If you’re a young person about to enter college, you probably imagine it’s like high school but with a little more freedom. You’ll have the choice to live at home or move away. You’ll also enjoy more academic liberties.
One day, many years after college, maybe decades later, you will wistfully confide to someone, perhaps your own child heading off to college, about how going to college was one of the best things that ever happened to you. College is more than a place to acquire an education. It is also a social rite of passage, a transition from the dependence of childhood to the independence of adulthood.
So, how do you take full advantage of all it offers? Here are three suggestions to help you flourish in college.
Learn How to Drive
Depending on where you go to college, you may or may not need a car.
If you do get a car, you won’t have to spend all your time on campus and can explore the city when you want to go places and do things.
Because you’re a young person, many auto insurance companies consider you something of a risk and will want to charge you high premiums even though you’re a college student on a tight budget. Don’t take it personally. They base this evaluation on a statistical method called “risk assessment.” Underwriters consider all young people impetuous, impulsive, and erratic drivers. Although you’ve done nothing to merit this profiling, these underwriters rely on software with a predetermined algorithm to predict that you’re more likely to file a claim against your insurance policy than an older policyholder.
Still, the insurance industry is big enough for you to find a young driver insurance quote that offers good coverage at an affordable rate.
Learn How to Learn
You will study an unbelievable amount of information in your short years in college. Many people, in fact, never learn as much in such a short time ever again in their lives. While most college students consider their heavy academic course load a burden, a recurring drama of tests, mid-terms, and finals, this is a wonderful opportunity to learn how to learn, which is a skill that will take you far in life.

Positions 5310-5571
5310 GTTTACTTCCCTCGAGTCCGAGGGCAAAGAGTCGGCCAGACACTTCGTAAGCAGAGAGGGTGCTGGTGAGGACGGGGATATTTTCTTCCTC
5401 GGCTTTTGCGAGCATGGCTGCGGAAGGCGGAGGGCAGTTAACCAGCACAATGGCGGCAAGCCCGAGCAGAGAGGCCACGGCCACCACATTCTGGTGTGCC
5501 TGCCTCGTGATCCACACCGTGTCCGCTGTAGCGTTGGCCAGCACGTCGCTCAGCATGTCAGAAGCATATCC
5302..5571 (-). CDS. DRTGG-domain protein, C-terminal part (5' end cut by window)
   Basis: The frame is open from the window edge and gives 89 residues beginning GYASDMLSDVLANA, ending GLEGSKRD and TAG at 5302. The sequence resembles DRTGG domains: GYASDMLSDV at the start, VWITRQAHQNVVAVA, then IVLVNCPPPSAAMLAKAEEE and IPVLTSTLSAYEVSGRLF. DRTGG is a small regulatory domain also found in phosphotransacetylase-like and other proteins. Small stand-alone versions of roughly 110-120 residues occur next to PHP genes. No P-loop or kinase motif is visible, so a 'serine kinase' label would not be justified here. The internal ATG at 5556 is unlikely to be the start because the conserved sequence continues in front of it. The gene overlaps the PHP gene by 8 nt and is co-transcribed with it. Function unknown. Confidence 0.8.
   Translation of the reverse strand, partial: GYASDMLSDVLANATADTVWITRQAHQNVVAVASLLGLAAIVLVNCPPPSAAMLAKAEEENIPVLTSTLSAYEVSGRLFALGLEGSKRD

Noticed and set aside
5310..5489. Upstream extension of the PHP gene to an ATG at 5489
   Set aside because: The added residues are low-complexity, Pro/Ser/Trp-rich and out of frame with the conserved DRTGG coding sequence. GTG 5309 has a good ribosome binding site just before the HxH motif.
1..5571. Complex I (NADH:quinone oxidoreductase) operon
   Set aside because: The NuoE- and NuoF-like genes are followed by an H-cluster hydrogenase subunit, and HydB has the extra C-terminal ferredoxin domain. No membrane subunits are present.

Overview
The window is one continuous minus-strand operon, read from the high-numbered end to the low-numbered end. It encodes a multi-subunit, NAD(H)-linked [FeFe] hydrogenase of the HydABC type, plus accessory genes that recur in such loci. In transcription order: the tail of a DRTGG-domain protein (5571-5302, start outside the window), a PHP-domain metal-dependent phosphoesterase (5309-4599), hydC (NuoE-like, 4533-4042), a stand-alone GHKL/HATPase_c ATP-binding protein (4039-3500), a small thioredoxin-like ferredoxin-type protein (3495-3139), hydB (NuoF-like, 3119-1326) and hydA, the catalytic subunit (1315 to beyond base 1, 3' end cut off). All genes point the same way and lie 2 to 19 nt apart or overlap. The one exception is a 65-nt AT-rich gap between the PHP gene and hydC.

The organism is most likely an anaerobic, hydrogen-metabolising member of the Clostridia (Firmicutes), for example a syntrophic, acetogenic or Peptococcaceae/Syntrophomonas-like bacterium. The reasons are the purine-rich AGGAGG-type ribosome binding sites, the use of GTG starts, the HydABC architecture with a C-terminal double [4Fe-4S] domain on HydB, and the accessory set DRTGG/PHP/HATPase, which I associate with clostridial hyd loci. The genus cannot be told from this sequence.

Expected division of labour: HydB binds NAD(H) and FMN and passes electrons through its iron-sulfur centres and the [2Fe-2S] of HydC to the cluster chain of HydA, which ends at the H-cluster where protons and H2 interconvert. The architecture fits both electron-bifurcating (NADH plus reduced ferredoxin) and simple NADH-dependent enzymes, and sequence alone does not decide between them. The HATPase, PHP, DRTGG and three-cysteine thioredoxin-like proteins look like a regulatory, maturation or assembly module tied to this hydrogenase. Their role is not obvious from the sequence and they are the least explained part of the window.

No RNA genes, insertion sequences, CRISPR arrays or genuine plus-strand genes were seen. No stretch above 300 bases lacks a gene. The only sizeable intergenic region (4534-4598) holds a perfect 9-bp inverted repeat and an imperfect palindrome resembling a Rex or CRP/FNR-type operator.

Learn How to Make Life-Changing Decisions
It’s a good idea to take a gap year and learn how to travel on a budget to give yourself enough time to determine the direction of your life. Ideally, you should squeeze in a gap year after your high school years end or just after you’ve graduated from college. It’s optional, of course, but it will help you think about where you’re going in life.
Learn to Enjoy the Great Adventure
Although you correctly assume that your purpose for going to college is to get a qualification to help you develop a wonderful career, college will give you far more than a certification of academic competence. For some, it offers a place to develop lifelong friendships; for others, it opens up a deeper understanding of history, philosophy, science, or art.
Ironically, when you’re in the midst of a life-changing adventure, you don’t know that you’re in one. You may make mistakes that you’ll suffer for the rest of your life instead of seizing the wonderful opportunities available to you.
College is a great, life-changing adventure. It will change your life in ways you cannot imagine. Unfortunately, if you don’t accept that it’s a modern rite of passage from childhood to adulthood, then you might just miss all of the opportunities of this experience, perhaps the greatest in your life, because it is a formative time in your life, one that will forever mold your mind and character.